Unemployment falls to lowest for seven years

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The number of people claiming unemployment benefit fell sharply in April to the lowest for seven years. The drop of 59,400 took the total to 1.65 million, or 5.9 per cent of the labour force.

But the Government, which in opposition criticised the jobless figures as "fiddled", welcomed an announcement by the Office for National Statistics yesterday that it would review them. The recent sharp falls in the headline total have been exaggerated by the introduction of the Job Seekers' Allowance last October.

Other figures yesterday suggested wage pressures were not quite as severe as many economists feared. The rate of underlying average earnings growth was 4.5 per cent in March, the same as February's rate which was revised down by half a percentage point.

The Bank of England indicated, on the publication of its Inflation Report earlier this week, that 4.5 per cent pay growth was barely compatible with hitting the inflation target in the longer term.

Economists agreed that yesterday's figures indicated the labour market was getting tighter, but differed in their assessment of the inflationary dangers.

James Barty, of Deutsche Morgan Grenfell, said: "With unemployment continuing its rapid decline and the surveys beginning to show labour shortages, there is good reason to be concerned about the outlook for earnings." But John O'Sullivan at NatWest Markets said pay inflation was unlikely to rise above the 4.5 per cent threshold.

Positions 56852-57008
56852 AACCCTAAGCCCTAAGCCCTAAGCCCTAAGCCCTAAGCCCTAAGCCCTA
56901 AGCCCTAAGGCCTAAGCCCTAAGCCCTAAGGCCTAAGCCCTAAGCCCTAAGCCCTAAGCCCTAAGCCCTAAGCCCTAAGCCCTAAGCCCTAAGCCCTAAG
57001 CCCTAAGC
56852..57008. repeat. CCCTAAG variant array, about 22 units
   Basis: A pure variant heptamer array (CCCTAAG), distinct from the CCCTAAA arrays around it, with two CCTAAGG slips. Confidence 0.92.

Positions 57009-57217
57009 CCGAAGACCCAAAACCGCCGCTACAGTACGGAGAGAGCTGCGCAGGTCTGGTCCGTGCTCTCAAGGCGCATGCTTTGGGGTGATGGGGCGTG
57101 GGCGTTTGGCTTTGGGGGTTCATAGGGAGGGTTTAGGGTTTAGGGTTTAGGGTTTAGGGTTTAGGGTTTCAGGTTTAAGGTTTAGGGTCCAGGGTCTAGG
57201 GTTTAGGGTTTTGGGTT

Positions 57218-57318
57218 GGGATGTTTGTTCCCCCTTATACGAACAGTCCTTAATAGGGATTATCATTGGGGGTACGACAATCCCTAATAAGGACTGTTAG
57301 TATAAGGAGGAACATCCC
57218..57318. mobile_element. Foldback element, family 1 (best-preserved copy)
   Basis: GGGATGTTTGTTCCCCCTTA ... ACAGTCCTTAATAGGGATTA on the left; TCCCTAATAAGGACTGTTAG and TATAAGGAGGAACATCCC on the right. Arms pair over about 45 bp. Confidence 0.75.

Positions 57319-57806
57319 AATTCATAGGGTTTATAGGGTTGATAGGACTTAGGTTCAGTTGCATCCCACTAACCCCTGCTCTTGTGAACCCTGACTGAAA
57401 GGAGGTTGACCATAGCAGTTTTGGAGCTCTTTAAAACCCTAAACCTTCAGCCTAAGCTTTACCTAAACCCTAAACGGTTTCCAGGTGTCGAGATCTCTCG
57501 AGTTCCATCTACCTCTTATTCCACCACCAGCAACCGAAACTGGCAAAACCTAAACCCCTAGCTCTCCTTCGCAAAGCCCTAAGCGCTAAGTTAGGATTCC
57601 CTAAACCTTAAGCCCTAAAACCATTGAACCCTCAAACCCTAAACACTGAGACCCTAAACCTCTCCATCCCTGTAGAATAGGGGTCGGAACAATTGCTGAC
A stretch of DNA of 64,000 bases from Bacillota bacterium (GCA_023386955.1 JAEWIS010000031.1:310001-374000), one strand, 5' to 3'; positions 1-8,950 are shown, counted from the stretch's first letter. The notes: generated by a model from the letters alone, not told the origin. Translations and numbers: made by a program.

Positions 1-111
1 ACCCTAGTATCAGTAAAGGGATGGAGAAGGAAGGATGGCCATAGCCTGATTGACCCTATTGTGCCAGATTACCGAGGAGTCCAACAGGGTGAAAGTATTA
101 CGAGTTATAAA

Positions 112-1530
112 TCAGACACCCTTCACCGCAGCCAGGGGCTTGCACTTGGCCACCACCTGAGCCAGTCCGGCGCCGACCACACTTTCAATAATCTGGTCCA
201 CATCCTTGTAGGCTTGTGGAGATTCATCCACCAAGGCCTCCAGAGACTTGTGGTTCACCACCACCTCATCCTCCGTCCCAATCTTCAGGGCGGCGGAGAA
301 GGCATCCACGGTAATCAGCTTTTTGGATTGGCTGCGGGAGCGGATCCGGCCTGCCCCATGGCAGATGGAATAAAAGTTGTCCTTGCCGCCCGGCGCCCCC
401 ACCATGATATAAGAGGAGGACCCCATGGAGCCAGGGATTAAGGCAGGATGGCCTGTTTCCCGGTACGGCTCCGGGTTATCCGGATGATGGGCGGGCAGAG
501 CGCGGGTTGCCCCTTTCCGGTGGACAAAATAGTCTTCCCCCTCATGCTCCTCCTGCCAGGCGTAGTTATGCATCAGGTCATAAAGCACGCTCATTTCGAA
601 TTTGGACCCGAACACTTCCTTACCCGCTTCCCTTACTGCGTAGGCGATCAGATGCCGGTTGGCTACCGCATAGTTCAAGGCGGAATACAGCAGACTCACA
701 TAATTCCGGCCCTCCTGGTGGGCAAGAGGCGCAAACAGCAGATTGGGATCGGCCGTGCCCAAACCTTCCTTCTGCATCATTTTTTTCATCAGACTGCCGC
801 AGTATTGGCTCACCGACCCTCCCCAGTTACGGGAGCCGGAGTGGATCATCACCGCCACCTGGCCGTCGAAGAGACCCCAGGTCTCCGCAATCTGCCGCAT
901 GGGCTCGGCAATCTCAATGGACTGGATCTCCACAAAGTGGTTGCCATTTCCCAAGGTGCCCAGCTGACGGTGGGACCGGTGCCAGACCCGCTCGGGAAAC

Earnings, like other economic statistics, reflect the diverging fortunes of manufacturing and services. The underlying growth rate in manufacturing has edged up from 4.5 per cent in March 1996 to 4.75 per cent, but the figure in services has climbed from 3.5 per cent to 4.75 per cent.

Bonuses in sectors such as financial services have been 30 per cent higher this year than last.

Claimant unemployment fell for both sexes, all ages, all regions and at all durations last month. The number of the unemployed aged under 25 fell to 421,700, their lowest proportion of the total on record.

Just over one-third of the total, 616,500, have been unemployed for more than a year.

The Employment Minister Andrew Smith said: "Unemployment is falling, but there are still far too many people without jobs and skills. We cannot accept unemployment at these levels."

The Office for National Statistics said it was reviewing the unemployment statistics in the light of increasing interest in alternative measures. Last year ministers decided against introducing a monthly survey of unemployment because of the pounds 8m-pounds 10m cost.

The ONS will consult widely over whether it should in fact be introduced, or whether to opt for a monthly figure derived from the existing quarterly survey, at a cost of about pounds 250,000. Many experts would prefer the dearer alternative.

Ruth Lea of the Institute of Directors said: "How important are the unemployment figures as a measure of the economy? If they are important, there is a good case for putting more money into them."

Separate figures in yesterday's batch showed that employment in manufacturing dipped by 3,000 in March. The level has been broadly flat for about 15 months.

The number of vacancies at JobCentres increased slightly to a new record of 275,600. The ratio of vacancies to unemployment, a favoured measure of tightness in the jobs market, is well above its 1989 peak.

Economics column, page 26